• Depending upon how many apartments are rented, when those units are coming up for renewal, their present rent levels, and whether the landlord expects tenants to renew, the landlord might want to avoid having to reduce rents while renewing leases. If a tenant could save $30/month by moving to some other landlord's property, the $360/year savings might not be worth the time and effort of getting, loading, and unloading a truck. If an apartment in the same building could be had for $30 less than the cost of renewing the current lease, however, that might be another story. – supercat May 16 '18 at 16:47
4

I can imagine several possibilities:

  • Usage of contrast effect. The offering person may want to expose potential customers to big numbers, in order to then present them smaller numbers (especially to those who bookmarked that offer). This effect is also in use in classic TV marketing ("Not $ 99. Not $ 85. NO! Now only for $ 70").
  • The offering person may want to make use of the portal's discount highlighting: "$ 999 / month now only $ 799 / month!!!"
  • The offering person may want to probe another price segment, especially when piercing beyond decimal magic numbers. Think of both different demographic segments as well as attracting bigger renters by sheer price tag (think Apple or Porsche).
  • Maybe it was just that time again when growth of price needs to match inflation (or more, of course). The landlords expenditures might have increased, and in turn the price would have increased with or without a current renter.
  • I've seen strange cases in online shops where sellers increased prices dramatically because they had none on stock and bid on no one buying the product. Why? Hmm. SEO, maybe. Or because she did not know how to set the stock amount in the online interface 5 minutes before calling it a day.
  • The offering person is out of clue and tries random things.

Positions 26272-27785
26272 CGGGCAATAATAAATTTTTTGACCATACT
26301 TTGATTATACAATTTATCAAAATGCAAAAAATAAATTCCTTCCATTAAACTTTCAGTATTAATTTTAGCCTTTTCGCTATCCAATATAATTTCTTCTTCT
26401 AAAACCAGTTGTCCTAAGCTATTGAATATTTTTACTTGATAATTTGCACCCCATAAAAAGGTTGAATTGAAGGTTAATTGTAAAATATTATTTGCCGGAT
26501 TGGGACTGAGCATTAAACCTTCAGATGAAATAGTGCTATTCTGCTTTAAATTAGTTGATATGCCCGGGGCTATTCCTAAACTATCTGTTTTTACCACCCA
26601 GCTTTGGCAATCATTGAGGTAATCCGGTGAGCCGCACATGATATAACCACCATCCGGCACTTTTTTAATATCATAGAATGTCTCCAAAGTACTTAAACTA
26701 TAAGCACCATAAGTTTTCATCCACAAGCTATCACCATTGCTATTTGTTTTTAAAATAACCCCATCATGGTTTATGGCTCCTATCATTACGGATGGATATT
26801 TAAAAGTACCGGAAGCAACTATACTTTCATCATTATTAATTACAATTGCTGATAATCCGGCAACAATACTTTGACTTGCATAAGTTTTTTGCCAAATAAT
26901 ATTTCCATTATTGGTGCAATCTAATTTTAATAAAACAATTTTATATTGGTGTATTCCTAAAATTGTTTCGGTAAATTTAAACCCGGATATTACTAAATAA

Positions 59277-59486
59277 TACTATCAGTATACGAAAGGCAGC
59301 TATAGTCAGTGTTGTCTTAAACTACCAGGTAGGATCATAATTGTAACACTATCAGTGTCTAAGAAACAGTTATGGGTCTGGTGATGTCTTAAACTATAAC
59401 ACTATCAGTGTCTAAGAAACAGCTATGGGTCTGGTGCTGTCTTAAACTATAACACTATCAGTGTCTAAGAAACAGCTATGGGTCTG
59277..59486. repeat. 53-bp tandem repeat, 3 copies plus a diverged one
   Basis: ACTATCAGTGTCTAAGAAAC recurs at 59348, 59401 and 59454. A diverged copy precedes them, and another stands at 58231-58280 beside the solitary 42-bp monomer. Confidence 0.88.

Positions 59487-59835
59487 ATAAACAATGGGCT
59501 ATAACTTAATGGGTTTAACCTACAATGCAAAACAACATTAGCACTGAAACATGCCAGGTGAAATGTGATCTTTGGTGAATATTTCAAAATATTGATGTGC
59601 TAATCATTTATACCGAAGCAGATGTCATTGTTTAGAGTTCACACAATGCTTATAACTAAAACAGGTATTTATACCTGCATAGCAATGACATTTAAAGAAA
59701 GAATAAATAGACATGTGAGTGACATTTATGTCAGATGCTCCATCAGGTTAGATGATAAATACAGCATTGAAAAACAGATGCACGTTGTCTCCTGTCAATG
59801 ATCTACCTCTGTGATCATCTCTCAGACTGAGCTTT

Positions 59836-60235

More is possible.

  • 1
    Almost everything you mentioned was already stated in the other answers... – TTT May 14 '18 at 18:01
  • @TTT: What was mentioned when I posted my answer: [x] Contrast Effect. [ ] Enable special-price highlighting. [x] Probing other price segments, piercing magical numbers, attraction. [x] Match inflation & expenditures. [ ] Simulate out-of-stock e.g. to maintain SEO or because too dumb. [ ] Out of clue, trying random things. Given that, it seems my answer is less of a duplicate than yours (which I upvoted, btw), where 50% of the possibilities where mentioned already (like in my answer), but in absolute terms, my answer adds more (3) than yours (1). – phresnel May 15 '18 at 5:23
  • I would consider your first two bullet points to be the same reason: pump up the price to discount it. And the top answer mentioned the person is simply foolish and don't know what their doing (similar to doesn't have a clue). The only one that (IMHO) was clearly not mentioned was the scenario where maybe they didn't have any in stock or didn't know how to manipulate the online interface, neither of which would apply to a building with vacancies. So I had it at 1 of 6 not mentioned and that 1 didn't seem to apply... – TTT May 15 '18 at 8:04
4

The city may have rent control laws that only allow raising the rent by a certain percentage after a tenant leaves, possibly for a certain period of time. Maybe the landlord wasn't free to raise the rent earlier, but now is free to do so.